EMS or TENS

Share your ideas about the practical side of caring.
Has anyone had experience with EMS or TENS equipment? My father has been bedridden for 2 years with no physiotherapy resulting in atrophy of his leg muscles-he keeps his legs bent up. My mother, his main carer, is unable to do the physio on him which was suggested. I am wondering if an Electronic Muscle Stimulation (EMS) device or a TENS device might be a help in giving him back a little flexibility. Any advice would be gratefully received.
Hi Laura... EMS (Electronic Muscle Stimulation) will stimulate muscle, whereas TENS (Transacutaneous Electrical Nerve Stimulation) is used more for pain relief.

Whether EMS will restore flexibility after 2 years is doubtful, but it may help prevent further muscle atrophication. You would need to try it very gently at first, to test how well or even if his muscles respond after so long, because you could cause injury or discomfort if you do too much too soon.

Is there no-one other than your Mum who could do his physio with him?

I hope this helps x
After a knee replacement, my knee was very swollen. I took advice from our pharmacy and bought a Circulation Booster. Cost about £170, but worth every penny. You just sit with your feet on it, and then set the machine to the right strength. At the highest strength the muscles are visible contracting. You can't use one if you have a pacemaker, VAT free is you are disabled.
I had a tens machine which caused me excruitiating pain. This was because doctors were telling me that my problems were muscular when infact I had 4 fractured vertebrae due to undiagnosed osteoporosis! Every time I used the machine it sent the muscles round the fractured vertebrae into spasm thus causing further crushing of the bones. However my mum used a Tens machine and she found it extremely helpful for her muscle pains.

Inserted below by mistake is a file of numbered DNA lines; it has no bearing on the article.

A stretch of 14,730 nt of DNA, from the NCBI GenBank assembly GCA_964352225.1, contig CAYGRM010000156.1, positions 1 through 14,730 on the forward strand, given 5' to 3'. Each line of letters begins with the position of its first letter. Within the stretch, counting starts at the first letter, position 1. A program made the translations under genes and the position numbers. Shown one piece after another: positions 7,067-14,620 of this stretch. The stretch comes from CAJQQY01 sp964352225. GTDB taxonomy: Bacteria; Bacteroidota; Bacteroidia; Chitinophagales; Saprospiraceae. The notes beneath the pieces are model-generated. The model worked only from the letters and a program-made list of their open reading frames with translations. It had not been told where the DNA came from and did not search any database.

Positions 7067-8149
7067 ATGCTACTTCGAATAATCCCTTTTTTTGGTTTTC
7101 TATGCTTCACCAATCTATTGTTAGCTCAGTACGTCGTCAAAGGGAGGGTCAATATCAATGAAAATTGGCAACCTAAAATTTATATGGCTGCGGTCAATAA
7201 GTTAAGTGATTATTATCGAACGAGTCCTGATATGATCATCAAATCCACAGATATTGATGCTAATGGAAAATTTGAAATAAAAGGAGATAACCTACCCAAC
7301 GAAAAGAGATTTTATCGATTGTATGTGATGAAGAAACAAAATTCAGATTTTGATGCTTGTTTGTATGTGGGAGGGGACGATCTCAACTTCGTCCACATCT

Eun
Shari wrote:Hi Laura... EMS (Electronic Muscle Stimulation) will stimulate muscle, whereas TENS (Transacutaneous Electrical Nerve Stimulation) is used more for pain relief.

Whether EMS will restore flexibility after 2 years is doubtful, but it may help prevent further muscle atrophication. You would need to try it very gently at first, to test how well or even if his muscles respond after so long, because you could cause injury or discomfort if you do too much too soon.

Is there no-one other than your Mum who could do his physio with him?

I hope this helps x
Hi Shari
Thank you so much for replying. I am having some technical difficulties(old phone) and only saw your post today. In answer to your question, my mother has some help but the physio should be done gently and repeatedly, so sporradic help probably wouldnt show results. Thats why i am trying to find an alternative that she could use on my father without help. Of course i dont want to suggest something that could hurt him.
bowlingbun wrote:After a knee replacement, my knee was very swollen. I took advice from our pharmacy and bought a Circulation Booster. Cost about £170, but worth every penny. You just sit with your feet on it, and then set the machine to the right strength. At the highest strength the muscles are visible contracting. You can't use one if you have a pacemaker, VAT free is you are disabled.
Hi Bowlingbun
Thank you very much for your experience and advice..especially about the vat..useful to know.
Eun wrote:I had a tens machine which caused me excruitiating pain. This was because doctors were telling me that my problems were muscular when infact I had 4 fractured vertebrae due to undiagnosed osteoporosis! Every time I used the machine it sent the muscles round the fractured vertebrae into spasm thus causing further crushing of the bones. However my mum used a Tens machine and she found it extremely helpful for her muscle pains.

Eun
Hi Eun
Thank you for your reply
Why doesn't Tens work for everybody? I tried it out and it didn't worked for me